ERIC Number: ED244192
Record Type: RIE
Publication Date: 1983-Nov
Reference Count: 0
Aspects of the Aging Stigma.
Luken, Paul C.
Although social gerontologists recognize the heterogeneous nature of elderly populations, they have relied on the use of aggregate data and chronological age rather than sociological variables in their research. The notion of stigma, as developed by Goffman (1963), applied to the elderly focuses on social relationships rather than individual attributes, and can assist in understanding the social meaning of old age in contemporary American society. Social stigma is a discrepancy between virtual and actual social identity; an individual attribute, in this case age, can be stigmatizing when it fails to conform to age-related norms. Once a stigma exists, socially legitimated discrimination results. Social stigma for the elderly has resulted in a classless view of aging which ignores the differences across sex, and ethnic and class boundaries. It also allows for the use of derogatory terms for old people. In defense against the stigma, elderly individuals tend to deny their old age through physical disguises, the attainment of active mastery in areas traditionally closed to elders, avoidance of social interactions with other age groups, or self-other identification. Because they become stigmatized in later life, the elderly may have difficulty in re-identifying themselves and may experience a special likelihood of self-disapproval. To overcome the stigma, elderly individuals must face their chronological age and refine the meaning of old age for themselves. (BL)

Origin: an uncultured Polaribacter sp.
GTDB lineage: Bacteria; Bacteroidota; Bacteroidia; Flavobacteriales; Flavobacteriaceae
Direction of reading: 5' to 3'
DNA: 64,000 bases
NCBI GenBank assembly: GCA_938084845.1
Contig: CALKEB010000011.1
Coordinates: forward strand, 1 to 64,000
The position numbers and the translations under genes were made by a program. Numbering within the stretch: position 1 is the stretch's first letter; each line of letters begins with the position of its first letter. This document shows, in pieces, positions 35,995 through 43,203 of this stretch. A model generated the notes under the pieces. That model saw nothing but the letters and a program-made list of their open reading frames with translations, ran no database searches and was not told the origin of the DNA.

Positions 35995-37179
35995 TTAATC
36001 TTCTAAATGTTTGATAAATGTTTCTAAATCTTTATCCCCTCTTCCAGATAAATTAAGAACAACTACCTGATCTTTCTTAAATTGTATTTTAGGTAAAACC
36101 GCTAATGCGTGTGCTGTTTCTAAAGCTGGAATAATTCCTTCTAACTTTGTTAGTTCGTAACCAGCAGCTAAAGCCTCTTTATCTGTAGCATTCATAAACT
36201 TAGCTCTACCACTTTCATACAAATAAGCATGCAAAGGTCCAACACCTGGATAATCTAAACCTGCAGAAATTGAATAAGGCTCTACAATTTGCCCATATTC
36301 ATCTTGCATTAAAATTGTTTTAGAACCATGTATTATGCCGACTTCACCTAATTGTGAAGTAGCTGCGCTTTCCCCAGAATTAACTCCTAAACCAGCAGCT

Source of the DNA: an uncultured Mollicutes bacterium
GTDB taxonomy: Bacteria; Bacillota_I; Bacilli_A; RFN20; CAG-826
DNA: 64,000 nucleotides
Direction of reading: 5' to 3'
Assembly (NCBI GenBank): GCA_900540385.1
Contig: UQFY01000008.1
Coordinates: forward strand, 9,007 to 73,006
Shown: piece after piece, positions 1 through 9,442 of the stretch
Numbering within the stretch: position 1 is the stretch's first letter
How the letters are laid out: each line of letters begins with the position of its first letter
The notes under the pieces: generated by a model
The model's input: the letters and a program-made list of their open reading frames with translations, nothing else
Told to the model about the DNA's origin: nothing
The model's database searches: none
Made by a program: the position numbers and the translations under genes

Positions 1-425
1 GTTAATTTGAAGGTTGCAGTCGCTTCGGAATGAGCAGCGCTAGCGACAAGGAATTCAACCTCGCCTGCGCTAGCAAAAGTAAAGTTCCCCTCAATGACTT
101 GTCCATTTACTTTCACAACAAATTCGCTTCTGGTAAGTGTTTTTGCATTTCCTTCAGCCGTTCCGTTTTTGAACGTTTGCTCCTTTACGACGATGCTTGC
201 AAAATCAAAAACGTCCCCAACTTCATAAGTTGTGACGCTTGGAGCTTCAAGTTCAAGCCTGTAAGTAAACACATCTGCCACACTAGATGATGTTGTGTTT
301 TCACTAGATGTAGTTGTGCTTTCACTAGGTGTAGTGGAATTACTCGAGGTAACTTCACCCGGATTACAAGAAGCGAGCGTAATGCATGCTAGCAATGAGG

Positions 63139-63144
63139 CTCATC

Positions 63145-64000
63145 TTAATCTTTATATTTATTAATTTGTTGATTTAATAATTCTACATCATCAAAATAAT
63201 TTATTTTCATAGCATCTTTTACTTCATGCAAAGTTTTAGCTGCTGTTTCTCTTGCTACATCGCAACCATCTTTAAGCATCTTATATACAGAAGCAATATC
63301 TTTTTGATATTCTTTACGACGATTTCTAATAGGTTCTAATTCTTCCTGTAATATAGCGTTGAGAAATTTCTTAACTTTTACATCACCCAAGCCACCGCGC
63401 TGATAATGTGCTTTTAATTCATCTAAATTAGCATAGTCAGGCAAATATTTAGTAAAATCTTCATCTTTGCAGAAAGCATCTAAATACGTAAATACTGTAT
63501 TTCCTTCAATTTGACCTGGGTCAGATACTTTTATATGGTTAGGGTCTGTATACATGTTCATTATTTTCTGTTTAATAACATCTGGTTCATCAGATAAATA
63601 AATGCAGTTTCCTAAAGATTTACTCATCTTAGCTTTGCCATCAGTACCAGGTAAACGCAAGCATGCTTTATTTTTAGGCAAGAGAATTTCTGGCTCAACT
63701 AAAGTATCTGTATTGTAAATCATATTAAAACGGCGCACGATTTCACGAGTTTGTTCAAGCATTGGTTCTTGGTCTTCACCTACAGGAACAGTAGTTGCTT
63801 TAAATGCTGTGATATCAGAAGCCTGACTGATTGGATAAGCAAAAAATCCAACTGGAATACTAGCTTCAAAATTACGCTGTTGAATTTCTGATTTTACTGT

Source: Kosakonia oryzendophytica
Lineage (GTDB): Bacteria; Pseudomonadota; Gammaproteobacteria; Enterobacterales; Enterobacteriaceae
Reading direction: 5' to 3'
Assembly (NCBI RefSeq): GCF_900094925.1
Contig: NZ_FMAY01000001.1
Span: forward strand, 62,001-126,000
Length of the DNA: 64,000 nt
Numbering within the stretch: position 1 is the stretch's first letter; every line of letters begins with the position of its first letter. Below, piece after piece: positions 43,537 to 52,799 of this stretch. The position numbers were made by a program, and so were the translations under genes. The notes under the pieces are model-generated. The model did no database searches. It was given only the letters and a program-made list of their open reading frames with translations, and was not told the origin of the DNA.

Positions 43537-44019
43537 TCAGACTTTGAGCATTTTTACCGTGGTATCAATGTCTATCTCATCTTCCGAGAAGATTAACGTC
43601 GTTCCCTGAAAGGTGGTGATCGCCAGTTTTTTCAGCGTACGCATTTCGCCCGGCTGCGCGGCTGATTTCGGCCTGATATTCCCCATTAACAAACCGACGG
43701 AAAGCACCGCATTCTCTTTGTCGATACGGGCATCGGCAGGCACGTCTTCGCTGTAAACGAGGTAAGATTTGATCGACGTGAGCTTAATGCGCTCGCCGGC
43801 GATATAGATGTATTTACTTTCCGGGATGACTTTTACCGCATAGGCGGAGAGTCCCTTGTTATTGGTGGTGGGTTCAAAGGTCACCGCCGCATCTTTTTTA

Descriptors: Age Discrimination, Aging (Individuals), Attribution Theory, Gerontology, Labeling (of Persons), Negative Attitudes, Older Adults, Social Behavior, Social Bias, Stereotypes
Center on Aging Studies, University of Missouri, Kansas City Institute, 2220 Holmes St., Kansas City, MO 64108.
Publication Type: Opinion Papers; Speeches/Meeting Papers
Education Level: N/A
Authoring Institution: N/A
Identifiers: Social Stigma
Note: Paper presented at the Annual Scientific Meeting of the Gerontological Society (36th, San Francisco, CA, November 17-22, 1983).